“Well, anyway, I thought it might be nice for you to be around someone your own age,” her mother says.
“I guess I don’t have anything better to do with my time!” Hazel stomps out of the room to her bathroom, slamming the door like a teen. She stares at herself in the mirror, appraising. She looks pale and puffy, the result, no doubt of gorging on left-over Easter peeps and Mountain Dew.
Hazel is no spring chicken, that's for sure, but she’s still got an okay figure and good teeth courtesy of dear old mom and the orthodontist. She imagines how her mother might describe her if she turned up missing: "Oh, let's see. Dishwater colored hair, about shoulder-length. I think at one point, she referred to it as a bob. Brownish eyes. Slightly upturned nose." Or how the morgue workers might discuss her, should her body be found on the side of the road, like a fallen deer. She imagines them standing over her, two men in white coats, while she lies naked under a sheet on a metal table. Would one of them note the delicate turn of her ankle before slicing her open from stem to stern?
She is losing some fundamental adult quality—this ability to reflect and evaluate a situation. She's like a child again. But if she left, her mother would be bereft! Who would take her to Eckerd’s to refill her arthritis prescription? Who would help her exercise her poor distressed knee, a knee that will now have a jagged scar across it forever? “Well, there goes my swimsuit modeling career,” her mother had joked.
Who would sit with her at night and help her puzzle out the questions on Jeopardy? “What is desperation, Alex?”
Everything around the house is broken or on the verge of breaking. The light bulb on the front porch needs replacing, and the ceiling fans are making these strange whirring sounds when turned above medium speed—sounds that make Hazel think that one of the blades is going to whir off unexpectedly, causing certain decapitation of her or her mother. The toilet leaks, the bathtub spigot won't stop dripping, and the dryer now has taken to getting their clothes only half-hardheartedly dry, chugging along and then coughing out the clothes still damp and wilted.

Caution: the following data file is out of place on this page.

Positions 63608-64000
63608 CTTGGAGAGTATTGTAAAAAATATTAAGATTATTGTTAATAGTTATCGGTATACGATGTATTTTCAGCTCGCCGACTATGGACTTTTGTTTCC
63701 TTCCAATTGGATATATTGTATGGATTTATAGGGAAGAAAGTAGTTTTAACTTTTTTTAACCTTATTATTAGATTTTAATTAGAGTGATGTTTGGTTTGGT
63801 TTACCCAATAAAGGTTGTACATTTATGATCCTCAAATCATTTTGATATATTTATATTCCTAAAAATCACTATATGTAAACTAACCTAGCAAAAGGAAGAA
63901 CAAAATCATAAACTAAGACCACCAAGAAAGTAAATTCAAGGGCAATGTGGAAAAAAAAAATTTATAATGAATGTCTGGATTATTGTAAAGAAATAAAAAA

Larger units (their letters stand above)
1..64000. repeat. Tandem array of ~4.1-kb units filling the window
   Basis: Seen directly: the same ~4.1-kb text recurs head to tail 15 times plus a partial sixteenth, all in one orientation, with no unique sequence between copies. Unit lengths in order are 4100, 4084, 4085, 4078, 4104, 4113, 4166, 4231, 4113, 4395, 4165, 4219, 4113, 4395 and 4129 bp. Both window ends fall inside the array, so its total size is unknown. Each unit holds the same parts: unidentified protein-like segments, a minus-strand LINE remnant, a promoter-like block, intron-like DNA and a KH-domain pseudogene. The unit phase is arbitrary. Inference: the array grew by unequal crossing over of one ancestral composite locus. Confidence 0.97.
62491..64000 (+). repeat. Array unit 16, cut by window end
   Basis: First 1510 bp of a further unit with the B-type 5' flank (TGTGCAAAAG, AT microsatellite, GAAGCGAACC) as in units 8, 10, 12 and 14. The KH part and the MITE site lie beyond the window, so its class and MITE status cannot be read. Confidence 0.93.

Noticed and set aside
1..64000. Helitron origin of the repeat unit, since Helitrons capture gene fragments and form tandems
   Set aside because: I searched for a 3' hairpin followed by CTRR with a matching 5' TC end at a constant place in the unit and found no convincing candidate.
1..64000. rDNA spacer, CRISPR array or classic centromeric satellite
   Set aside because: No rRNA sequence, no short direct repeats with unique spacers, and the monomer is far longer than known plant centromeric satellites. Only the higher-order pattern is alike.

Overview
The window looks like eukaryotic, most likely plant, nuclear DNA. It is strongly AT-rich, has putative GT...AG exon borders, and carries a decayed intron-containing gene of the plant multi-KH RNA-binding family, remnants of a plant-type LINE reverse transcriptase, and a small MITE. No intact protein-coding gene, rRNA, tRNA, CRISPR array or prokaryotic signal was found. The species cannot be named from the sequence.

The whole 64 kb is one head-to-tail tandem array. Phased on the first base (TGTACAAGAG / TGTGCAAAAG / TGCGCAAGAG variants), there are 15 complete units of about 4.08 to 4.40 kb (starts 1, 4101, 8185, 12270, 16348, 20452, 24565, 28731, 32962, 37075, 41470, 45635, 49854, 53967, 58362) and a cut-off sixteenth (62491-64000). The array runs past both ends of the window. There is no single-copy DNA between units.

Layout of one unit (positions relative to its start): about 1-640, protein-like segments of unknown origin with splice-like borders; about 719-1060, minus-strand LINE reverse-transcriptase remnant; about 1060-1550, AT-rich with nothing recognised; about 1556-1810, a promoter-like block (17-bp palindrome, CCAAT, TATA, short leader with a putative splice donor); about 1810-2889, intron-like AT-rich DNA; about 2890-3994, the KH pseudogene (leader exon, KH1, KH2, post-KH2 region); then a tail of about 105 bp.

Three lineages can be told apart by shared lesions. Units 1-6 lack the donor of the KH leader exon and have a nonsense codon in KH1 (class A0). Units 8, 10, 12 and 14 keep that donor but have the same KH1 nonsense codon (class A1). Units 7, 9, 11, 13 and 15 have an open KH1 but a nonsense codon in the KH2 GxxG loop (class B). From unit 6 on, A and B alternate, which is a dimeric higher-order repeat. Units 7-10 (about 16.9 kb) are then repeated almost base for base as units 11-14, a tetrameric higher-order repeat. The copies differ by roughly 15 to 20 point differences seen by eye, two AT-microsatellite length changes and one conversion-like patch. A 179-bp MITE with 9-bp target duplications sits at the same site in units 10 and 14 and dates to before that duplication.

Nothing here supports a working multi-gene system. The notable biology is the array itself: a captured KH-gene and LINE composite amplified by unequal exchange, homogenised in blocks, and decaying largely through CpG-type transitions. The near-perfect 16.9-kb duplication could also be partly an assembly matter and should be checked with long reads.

Since Hazel’s hiding out, they can't call the community super, Gerald, to fix anything, because that might raise suspicion of Hazel's still being there. She has taken to wearing certain minor disguises when she runs errands, a blue kerchief paired with large Jackie-O sunglasses, a straw hat and blonde wig on other days. So far, no one has approached her mother about it, but Hazel knows her days are numbered.
Every time she brings up the idea of leaving, her mother nods, says she understands. "Of course, you have things…" They both stare into the air as if wondering what things she might have to return to. A dead end paralegal job? A dying cactus? But Hazel does have things, she has food spoiling in the fridge and acquaintances who sometimes still forward her videos of cats misbehaving. It seems that every time Hazel makes a feint toward an exit, her mother suffers another minor mishap—a dropped water glass, a misplaced checkbook, a full blown crying jag behind the thin door of her bedroom. Until finally, Hazel relents. One more week, one more week.
But just yesterday her boss, Mark Becker, called to remind her that her leave of absence ends in one week. She has been gone so long that the picture she has of him in her mind has gone fuzzy. Dark, foxy hair and a moustache. Red suspenders She'd had a from-afar crush on him for years, but he was unhappily though dedicatedly married. She has ten unheard messages on her voice mail.
"How you doing?" asks Mark Becker, Esquire. She pictures him idly snapping his red suspenders. He has a mustache. It makes him look like a villain in an old time movie. She would like him to tie her to train tracks.